The linearity and parametric affinity of the problem allow for an efficient Offline-Online decomposition strategy. The Offline stage — parameter independent, computationally intensive but performed only once — comprises the greedy search for the selection of parameter values, the computation of snapshots associated with the HDG approximation space at the selected parameter values and the formation and storage of several parameter-independent small matrices and vectors. The Online stage — parameter dependent, performed multiple times — evaluates for any new with complexity independent of the dimension of the HDG approximation space. The implications are twofold: first, if and are indeed small, we shall achieve very fast output evaluation, usually several orders of magnitude faster than the HDG output; second, we may choose the HDG approximation very conservatively — to effectively eliminate the error between the exact output and HDG output — without adversely affecting the Online (marginal) cost. We refer the reader to Nguyen et al. (2005); Prud’homme et al. (2002) for a more thorough description of the Offline-Online procedure.
It is clear that the error in the RB expected value and its error bound depend on and as well as on . Typically, both the error and its error bound decrease very rapidly as a function of , but very slowly as a function of the number of samples . Hence, should be chosen very large, while can be chosen to be much smaller. Indeed, the (Online) computational cost to evaluate the RB expected value and its error bound scales as . Since both and are typically very small, the RB method can effect significant savings relative to the HDG method. Nevertheless, its performance can be affected by the accuracy of the RB outputs and the sharpness of the RB error bounds.
4 Model and Variance Reduction Method
4.1 Control variates principle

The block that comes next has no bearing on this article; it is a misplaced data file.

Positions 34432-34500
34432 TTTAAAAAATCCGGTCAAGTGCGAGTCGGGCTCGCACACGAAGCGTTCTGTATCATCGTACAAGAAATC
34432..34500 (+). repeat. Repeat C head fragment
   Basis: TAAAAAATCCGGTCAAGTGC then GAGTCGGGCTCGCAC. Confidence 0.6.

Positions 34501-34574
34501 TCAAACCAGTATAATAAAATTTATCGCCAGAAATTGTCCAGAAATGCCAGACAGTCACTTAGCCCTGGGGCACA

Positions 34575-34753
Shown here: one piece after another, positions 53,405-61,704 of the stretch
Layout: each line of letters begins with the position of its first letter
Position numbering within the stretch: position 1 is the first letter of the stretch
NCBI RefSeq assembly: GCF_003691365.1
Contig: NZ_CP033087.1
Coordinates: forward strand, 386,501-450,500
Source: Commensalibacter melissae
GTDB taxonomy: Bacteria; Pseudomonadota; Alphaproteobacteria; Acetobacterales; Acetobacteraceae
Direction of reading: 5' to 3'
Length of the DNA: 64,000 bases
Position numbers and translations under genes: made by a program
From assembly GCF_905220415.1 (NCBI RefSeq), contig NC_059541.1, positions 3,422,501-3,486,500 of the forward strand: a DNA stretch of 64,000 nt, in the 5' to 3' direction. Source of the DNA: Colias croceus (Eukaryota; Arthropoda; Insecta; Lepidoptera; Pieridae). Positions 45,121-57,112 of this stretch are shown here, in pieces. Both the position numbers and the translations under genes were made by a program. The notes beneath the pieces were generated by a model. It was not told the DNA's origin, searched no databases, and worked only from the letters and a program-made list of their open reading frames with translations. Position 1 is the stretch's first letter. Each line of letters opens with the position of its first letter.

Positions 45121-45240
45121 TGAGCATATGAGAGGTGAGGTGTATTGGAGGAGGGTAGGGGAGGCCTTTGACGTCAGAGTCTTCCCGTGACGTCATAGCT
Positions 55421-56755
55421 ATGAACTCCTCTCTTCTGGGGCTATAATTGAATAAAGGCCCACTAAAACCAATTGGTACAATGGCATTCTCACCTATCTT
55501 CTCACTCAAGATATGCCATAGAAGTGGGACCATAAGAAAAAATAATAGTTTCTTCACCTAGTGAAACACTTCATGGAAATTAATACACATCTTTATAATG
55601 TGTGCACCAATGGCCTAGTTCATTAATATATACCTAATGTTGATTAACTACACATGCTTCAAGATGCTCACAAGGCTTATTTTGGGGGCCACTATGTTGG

We first review the essential idea of control variates, which will serve as a building block for our method. Let be a random variable. We would like to estimate the expected value of . Suppose that we have another random variable and that its expected value is either known or inexpensive to compute. We then introduce a new random variable
where is a deterministic coefficient. It is obvious that for any choice of . However, the variance of is different from that of . Specifically, we have
where is the covariance of and . It can be easily shown that the following choice
is optimal in the sense that it minimizes the variance of . With this choice, we have
where is the correlation coefficient of and . It is clear that if and are highly correlated (i.e., is close to ) then is much smaller than . In that case, the MC simulation of converges significantly faster than that of according to the CLT.
In summary, control variate methods try to estimate by using the “surrogate” expected value and sampling the reduced variance variable . When the same principle is applied recursively to estimate , the resulting method is called multilevel control variates.
4.2 Two-level Monte Carlo sampling
We now apply the above idea to compute an estimate of , where is the stochastic output obtained by using the HDG method to solve the underlying stochastic PDE as described in Section 2. To achieve this goal, we introduce
where is the RB output developed in Section 3 for some . Because generally approximates very well, the two outputs are highly correlated. Therefore, we choose as we expect that the optimal value of is close to 1. With this choice, we obtain
The underlying premise here is that the two expectation terms on the right hand side can be computed efficiently by MC simulations owing to variance reduction and model reduction: the first term requires a small number of samples because its variance is generally very small, while the second term is less expensive to evaluate because it involves the RB output.
In particular, let and be two independent sets of random samples drawn in with the probability density function . We calculate our Model and Variance Reduction (MVR) unbiased estimate of as
We note that our approach computes an estimate of , while the MC-RB approach described in the previous section computes an estimate of .
Similarly, we exploit the control variates idea to compute an estimate of the true variance given by
as shown in the A.